Obstructive Sleep Apnea May Predict Poor Outcomes in Ruptured Intracranial Aneurysms

intracranial aneurysm
intracranial aneurysm
Obstructive sleep apnea may represent a significant predictor of unfavorable outcomes in ruptured intracranial aneurysms.

Obstructive sleep apnea (OSA) may represent a significant predictor of unfavorable outcomes in ruptured intracranial aneurysms, study findings published in the Journal of Clinical Sleep Medicine suggest.

The study was a retrospective review of clinical records of consecutive patients with ruptured intracranial aneurysm symptoms who presented to neurology and neurosurgery services at a university health sciences center in Louisiana (n=159). Computed tomography scans of the head and a 4-vessel angiogram or magnetic resonance angiogram helped to confirm a diagnosis of ruptured intracranial aneurysms in these patients. In addition, the STOP-BANG sleep questionnaire and polysomnography were used to identify patients with OSA. Preoperative clinical symptoms were assessed using the 5-point Hunt and Hess scale, and postoperative clinical outcomes were assessed with the 7-point Modified Rankin Scale.

The prevalence of OSA was approximately 5-fold higher in patients with ruptured intracranial aneurysms vs in patients without ruptured intracranial aneurysms (95% CI, 1.70-13.23; P =.002). In patients with ruptured intracranial aneurysms, the presence of OSA was significantly associated with a higher incidence of hypertension (OR, 4.90; 95% CI, 2.37-10.08; P <.0001), obesity (OR, 15.8; 95% CI, 7.81-31.73; P <.0001), hyperlipidemia (OR, 3.60; 95% CI, 1.71-7.74; P =.008), chronic heart disease (OR, 3.80; 95% CI, 1.63-8.99; P =.001), or prior ischemic stroke (OR, 5.80; 95% CI, 2.46-15.66; P <.0001) compared with in patients with ruptured intracranial aneurysms but without OSA.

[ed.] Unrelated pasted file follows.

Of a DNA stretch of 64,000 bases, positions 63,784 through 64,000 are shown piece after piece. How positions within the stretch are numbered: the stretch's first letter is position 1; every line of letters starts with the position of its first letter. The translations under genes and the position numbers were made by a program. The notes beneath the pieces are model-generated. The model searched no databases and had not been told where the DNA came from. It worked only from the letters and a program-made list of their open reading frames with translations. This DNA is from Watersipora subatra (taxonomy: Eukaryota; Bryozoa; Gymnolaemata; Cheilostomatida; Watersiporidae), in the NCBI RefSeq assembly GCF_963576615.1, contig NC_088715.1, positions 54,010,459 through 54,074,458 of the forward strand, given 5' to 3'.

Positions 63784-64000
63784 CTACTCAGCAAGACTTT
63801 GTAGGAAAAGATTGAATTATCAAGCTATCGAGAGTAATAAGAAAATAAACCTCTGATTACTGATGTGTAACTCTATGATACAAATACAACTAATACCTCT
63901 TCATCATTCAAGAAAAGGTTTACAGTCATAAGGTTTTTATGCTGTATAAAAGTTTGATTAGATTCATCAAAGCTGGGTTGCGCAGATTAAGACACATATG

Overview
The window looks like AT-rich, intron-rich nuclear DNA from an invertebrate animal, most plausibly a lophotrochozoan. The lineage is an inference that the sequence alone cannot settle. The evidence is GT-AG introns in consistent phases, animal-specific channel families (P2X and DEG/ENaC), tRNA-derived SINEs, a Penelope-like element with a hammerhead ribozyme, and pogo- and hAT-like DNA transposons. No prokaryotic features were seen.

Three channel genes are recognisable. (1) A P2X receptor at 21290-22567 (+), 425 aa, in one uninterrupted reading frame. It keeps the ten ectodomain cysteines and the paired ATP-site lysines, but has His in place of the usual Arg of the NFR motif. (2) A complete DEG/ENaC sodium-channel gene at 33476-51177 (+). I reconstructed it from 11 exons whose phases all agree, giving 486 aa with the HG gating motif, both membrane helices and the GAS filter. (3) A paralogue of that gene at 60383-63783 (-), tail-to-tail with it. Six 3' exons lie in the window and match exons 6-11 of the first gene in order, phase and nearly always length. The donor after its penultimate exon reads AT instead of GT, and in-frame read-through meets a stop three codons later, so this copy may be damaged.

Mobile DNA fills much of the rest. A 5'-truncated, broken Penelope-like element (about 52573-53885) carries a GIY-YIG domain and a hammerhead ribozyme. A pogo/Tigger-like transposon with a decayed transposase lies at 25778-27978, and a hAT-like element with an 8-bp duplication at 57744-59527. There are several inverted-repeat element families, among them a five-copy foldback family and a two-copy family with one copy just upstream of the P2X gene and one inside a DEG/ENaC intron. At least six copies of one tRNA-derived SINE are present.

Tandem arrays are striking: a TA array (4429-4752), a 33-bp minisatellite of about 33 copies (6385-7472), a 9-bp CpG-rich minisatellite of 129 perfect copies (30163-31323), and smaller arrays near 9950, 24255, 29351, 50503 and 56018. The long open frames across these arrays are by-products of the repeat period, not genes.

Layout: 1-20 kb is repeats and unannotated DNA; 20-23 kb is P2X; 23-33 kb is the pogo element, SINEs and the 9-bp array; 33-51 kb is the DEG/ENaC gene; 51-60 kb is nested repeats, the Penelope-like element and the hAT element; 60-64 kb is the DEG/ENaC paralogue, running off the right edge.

In addition, the presence of OSA in patients with ruptured intracranial aneurysms was associated with a significantly higher number of wide-neck aneurysms (OR, 3.8; 95% CI, 2.09-6.09; P <.0001), aneurysms >7 mm (OR, 2.3; 95% CI, 1.33-4.14; P =.004), poor Hunt and Hess (grade 5; OR, 7.20; 95% CI, 1.60-68.08; P =.005), vasospasms (OR, 2.30; 95% CI, 1.16-4.83; P =.01), and poor Modified Rankin Scale scores (OR, 5.20; 95% CI, 2.34-11.59; P =.0002).

In the multivariate regression analysis, several variables were identified as positive predictors of unfavorable outcome of ruptured intracranial aneurysms, including the presence of hypertension (OR, 3.00; 95% CI, 1.05-14.00; P =.03), smoking (OR, 3.60; 95% CI, 1.22-10.57; P =.02), Hunt and Hess grade 4 to 5 (OR, 3.40; 95% CI, 1.08-10.99; P =.03), and OSA (OR, 2.50; 95% CI, 1.21-5.45; P =.007).

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Limitations of the study included the retrospective nature, small number of cases with OSA, and reliance on data from a single institution.

According to the researchers, the “[s]creening of patients with [ruptured intracranial aneurysms] for initial diagnosis of OSA using the STOP-BANG questionnaire would be beneficial for this particular population.”


Chernyshev OY, Bir SC, Maiti TK, et al. The relationship between obstructive sleep apnea and ruptured intracranial aneurysms. J Clin Sleep Med. 2019;15(12):1839-1848.